“Making the application process easier for licensees and potential licensees is going to help us keep Florida businesses strong,” said DBPR Secretary Ken Lawson. “The industry asked us to improve this procedure, and I’m pleased our technological upgrades have made this new system possible.”
Applicants may apply online for all food service, hotel, motel, and apartment licenses. The department is also offering a complete option for online plan review submittal, including the application, fees and all supporting documents. The Department plans to continue upgrading the applications process to an online system and will add applications for elevator- and escalator- related licenses in the future, as well as applications for vacation rentals.
Applicants for the various licenses can also still apply via hard copy applications, also available on our website. Food service plan review applicants may also submit their documents by e-mail. For questions about plan review or the e-mail submittal process, contact email@example.com.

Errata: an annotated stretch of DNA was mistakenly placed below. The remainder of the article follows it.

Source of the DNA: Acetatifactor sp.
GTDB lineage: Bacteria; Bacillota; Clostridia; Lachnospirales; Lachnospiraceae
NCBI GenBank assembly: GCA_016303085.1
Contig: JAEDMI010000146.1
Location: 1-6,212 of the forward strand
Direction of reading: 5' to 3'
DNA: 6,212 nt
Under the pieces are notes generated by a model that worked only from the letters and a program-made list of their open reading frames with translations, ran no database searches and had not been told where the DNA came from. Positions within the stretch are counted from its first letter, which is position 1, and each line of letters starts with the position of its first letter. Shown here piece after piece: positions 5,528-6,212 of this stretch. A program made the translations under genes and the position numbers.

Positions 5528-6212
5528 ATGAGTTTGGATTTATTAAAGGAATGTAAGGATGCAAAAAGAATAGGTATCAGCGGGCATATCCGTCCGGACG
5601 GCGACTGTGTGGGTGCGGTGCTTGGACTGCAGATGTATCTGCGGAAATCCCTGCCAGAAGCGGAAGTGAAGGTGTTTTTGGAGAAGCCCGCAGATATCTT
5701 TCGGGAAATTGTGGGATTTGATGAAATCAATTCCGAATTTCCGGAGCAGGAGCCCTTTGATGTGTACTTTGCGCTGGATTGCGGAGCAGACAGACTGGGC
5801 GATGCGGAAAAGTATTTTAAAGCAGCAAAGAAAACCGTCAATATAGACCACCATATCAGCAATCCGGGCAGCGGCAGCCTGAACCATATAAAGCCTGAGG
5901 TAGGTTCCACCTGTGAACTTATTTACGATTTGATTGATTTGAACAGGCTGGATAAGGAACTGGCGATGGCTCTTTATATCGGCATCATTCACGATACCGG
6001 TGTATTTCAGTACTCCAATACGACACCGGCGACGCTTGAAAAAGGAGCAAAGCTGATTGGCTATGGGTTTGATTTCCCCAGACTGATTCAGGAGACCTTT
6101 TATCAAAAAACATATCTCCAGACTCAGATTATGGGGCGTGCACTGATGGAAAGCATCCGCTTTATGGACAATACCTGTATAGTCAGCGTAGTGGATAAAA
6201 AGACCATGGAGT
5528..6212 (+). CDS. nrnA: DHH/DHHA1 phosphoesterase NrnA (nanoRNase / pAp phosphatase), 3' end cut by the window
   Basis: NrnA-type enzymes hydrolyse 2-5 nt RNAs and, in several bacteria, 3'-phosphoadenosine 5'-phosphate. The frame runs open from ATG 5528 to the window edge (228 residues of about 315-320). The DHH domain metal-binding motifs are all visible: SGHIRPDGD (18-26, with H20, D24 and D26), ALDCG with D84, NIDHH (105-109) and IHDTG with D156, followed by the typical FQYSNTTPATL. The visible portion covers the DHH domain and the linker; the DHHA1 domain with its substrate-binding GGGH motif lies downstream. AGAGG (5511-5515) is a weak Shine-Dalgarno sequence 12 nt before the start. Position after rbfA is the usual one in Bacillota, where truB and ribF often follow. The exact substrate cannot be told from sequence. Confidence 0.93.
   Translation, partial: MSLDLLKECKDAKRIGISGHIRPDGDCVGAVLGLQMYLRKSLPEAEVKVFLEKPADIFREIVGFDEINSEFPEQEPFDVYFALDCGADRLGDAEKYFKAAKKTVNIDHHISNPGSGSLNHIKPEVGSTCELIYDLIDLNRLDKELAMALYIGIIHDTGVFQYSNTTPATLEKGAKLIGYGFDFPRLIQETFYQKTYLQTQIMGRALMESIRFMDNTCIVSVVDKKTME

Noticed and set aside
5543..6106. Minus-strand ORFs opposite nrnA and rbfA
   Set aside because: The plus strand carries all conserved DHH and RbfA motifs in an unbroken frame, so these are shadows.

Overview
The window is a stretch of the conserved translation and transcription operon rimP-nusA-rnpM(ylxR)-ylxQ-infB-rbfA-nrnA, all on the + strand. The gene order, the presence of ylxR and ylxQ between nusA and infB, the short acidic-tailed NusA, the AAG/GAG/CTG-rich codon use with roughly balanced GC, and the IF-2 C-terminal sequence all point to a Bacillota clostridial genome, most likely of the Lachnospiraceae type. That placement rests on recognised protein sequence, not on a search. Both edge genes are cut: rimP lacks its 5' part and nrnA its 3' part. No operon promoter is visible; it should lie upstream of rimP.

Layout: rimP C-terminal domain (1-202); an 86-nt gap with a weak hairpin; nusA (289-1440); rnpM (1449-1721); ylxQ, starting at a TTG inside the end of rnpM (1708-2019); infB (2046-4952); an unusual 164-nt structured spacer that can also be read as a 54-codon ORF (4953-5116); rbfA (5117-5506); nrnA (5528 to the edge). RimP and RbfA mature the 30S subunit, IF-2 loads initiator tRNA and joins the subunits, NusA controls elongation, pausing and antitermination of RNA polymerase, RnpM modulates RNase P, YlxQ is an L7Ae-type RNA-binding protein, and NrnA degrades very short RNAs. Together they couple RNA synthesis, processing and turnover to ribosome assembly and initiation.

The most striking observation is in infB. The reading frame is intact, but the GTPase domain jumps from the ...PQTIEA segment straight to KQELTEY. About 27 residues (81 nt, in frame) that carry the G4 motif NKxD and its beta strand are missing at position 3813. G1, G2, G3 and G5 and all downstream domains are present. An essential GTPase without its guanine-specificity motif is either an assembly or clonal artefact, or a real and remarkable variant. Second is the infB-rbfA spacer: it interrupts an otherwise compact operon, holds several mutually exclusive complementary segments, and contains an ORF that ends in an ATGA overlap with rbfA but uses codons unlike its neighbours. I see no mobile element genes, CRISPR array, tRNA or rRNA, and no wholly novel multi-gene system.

House Bill 883 changed the division’s disciplinary actions and advisory council membership, and state regulation preemptions. House Bill 883 became effective when Governor Scott signed it into law (Ch. 2011-119, Laws of Florida) on June 2, 2011.
The new law allows the division to require licensees to complete remedial education administered by a food safety training provider with an approved education program. The division will provide more information on this requirement as it becomes available. The law also adds a representative from the Florida Vacation Rental Managers Association to the Division of Hotels and Restaurants Advisory Council and preempts the regulation of food nutritional content and marketing in public food service establishments to the state.
Please contact the division if you have questions about these changes.